Yesterland

Disney Never Lands:
Things Disney Never Made


A book from Jim Korkis

It’s been less than three months since the publication of Secret Stories of Extinct Disneyland: Memories of the Original Park, a new book by Disney historian Jim Korkis. It’s been getting excellent reviews.

Now, there’s an even newer book from the prolific Mr. Korkis: Disney Never Lands: Things Disney Never Made. It’s about Disney destinations, theme park lands, TV programs, and films that the company planned, but that never saw the light of day. Jim details over two dozen projects. Each has its own chapter filled with quotes, facts, and why it didn’t become a reality. (Usually, the reason is financial.)

The images in this article are not from Jim’s book (it’s not a picture book). But they provide an idea of a few of the projects.

If you click on the Amazon link, there’s a “Look Inside” button that lets you read the table of contents, the introduction, and a sample chapter about a Disney destination that could have been built in Southern California.

Werner Weiss, Curator of Yesterland, August 9, 2019

 
UPDATE: Amazon has now released Disney Never Lands: Things Disney Never Made as a Kindle edition. It costs less than the paperback, and you can get it instantly. You’ll find Amazon links for both, below.

Werner Weiss, Curator of Yesterland, August 14, 2019



 

Disney Never Lands:

Things Disney Never Made

by Jim Korkis

Publisher: Theme Park Press   |   Publication Date: August 2, 2019

  Disney Never Lands: Things Disney Never Made

 
 

Paperback
 

Kindle

How do you write about things that Disney never made? It’s hard enough to research and write about things that Disney actually completed.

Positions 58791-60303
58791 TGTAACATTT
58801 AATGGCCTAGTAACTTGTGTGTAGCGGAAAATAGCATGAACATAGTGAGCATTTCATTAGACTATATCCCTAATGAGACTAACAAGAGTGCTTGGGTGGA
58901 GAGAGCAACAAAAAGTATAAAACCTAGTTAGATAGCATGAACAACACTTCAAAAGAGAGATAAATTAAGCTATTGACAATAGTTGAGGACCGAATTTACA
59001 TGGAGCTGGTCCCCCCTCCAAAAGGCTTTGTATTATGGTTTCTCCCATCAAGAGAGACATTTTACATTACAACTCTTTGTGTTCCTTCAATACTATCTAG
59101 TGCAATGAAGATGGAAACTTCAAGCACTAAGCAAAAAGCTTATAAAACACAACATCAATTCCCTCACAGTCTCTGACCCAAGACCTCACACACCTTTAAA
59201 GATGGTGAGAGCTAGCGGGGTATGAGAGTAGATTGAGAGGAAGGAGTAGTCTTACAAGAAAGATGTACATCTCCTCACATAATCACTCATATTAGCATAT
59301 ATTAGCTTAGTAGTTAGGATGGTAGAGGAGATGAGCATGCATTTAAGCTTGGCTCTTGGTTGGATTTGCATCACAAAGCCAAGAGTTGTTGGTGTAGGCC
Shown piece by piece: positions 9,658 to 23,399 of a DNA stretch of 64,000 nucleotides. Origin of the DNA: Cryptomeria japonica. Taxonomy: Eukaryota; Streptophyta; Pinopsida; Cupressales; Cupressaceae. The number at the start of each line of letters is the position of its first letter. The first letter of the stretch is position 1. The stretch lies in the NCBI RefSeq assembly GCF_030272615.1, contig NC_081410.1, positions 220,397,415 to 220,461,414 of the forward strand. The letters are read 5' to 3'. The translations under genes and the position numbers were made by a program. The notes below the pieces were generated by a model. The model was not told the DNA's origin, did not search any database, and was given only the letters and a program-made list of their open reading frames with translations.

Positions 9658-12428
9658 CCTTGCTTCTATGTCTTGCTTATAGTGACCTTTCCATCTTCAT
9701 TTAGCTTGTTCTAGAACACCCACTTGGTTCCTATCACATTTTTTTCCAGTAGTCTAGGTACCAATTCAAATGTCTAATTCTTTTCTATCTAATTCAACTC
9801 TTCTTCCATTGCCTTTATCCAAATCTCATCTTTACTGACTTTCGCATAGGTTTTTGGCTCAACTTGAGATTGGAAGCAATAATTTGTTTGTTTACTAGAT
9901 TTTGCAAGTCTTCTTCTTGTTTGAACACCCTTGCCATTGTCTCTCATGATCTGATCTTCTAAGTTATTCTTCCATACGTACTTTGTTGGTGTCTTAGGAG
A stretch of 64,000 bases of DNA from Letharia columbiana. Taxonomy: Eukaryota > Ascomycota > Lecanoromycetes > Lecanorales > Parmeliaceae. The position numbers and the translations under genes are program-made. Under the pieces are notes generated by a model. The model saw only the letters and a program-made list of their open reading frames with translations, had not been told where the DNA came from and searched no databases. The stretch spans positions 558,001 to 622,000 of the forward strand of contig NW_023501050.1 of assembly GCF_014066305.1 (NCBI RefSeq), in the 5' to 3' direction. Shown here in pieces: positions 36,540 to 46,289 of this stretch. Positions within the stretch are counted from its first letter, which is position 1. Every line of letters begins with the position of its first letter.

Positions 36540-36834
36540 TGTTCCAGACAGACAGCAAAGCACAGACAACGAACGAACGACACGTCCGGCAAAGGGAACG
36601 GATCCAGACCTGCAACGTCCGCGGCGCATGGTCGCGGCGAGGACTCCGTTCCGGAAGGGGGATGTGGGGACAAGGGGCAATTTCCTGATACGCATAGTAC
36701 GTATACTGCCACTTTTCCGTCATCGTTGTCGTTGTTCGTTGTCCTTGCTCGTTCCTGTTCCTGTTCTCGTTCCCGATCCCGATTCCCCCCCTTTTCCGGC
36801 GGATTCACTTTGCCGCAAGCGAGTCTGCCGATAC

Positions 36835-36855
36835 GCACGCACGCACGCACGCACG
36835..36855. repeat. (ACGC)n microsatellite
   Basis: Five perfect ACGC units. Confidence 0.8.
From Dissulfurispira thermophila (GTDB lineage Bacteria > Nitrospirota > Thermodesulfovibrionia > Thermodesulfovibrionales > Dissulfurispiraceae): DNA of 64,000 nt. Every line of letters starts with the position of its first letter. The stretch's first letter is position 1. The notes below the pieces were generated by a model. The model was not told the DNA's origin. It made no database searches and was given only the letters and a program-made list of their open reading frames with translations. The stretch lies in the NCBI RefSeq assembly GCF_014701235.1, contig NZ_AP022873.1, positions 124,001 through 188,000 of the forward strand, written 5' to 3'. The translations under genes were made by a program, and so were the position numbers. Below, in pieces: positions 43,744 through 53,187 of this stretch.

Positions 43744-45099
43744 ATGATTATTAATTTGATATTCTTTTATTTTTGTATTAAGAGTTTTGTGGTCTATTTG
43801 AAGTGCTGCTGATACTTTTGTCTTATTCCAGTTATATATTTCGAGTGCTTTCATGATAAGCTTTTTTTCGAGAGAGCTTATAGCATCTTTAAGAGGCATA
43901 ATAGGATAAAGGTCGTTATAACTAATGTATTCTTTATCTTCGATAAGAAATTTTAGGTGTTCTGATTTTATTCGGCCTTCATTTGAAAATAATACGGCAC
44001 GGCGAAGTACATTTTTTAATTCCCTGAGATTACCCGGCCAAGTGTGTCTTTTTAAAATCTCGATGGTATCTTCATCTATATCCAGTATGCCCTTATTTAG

Some of the projects in this book were announced with lavish publicity. Others were only revealed informally. When projects became inactive, official information from Disney usually stopped entirely.

Often, the only published details were the original publicity announcements or newspaper articles from when a project was active. Since most work is done behind closed doors, there’s not much public material. Jim knows how to do research and put the details together. Jim was also able to draw on the many interviews that he’s done over the decades with Imagineers and animators who worked on the projects. Some of these people retained written work and concept art as souvenirs, and showed these to Jim.

Jim’s book is filled with topics such as Port Disney in Long Beach, California, with its DisneySea theme park; amazing WESTCOT Center, planned for where Disney California Adventure would eventually be built; Jim Henson’s The Little Mermaid Island television show for the Disney Channel; never-used animation for Danny Kaye’s first feature film, The Beastly Kingdom fantasy realm at Disney’s Animal Kingdom; abandoned plans for World Showcase pavilions; proposed feature-length Roger Rabbit sequels; and even the three Ward Kimball Tomorrowland outer space Disney television shows which had been approved personally by Walt Disney, but never produced—including one on UFOs.

“Future” Edison Square at Disneyland Park

excerpt from Disneyland wall map, 1964 © Disney © Disney

“Future” Edison Square at Disneyland Park, between Main Street and Tomorrowland

“Future” Equatorial Africa at Epcot Center

excerpt from EPCOT Center wall map, 1982 © Disney

“Future” Equatorial Africa at Epcot Center, between China and Germany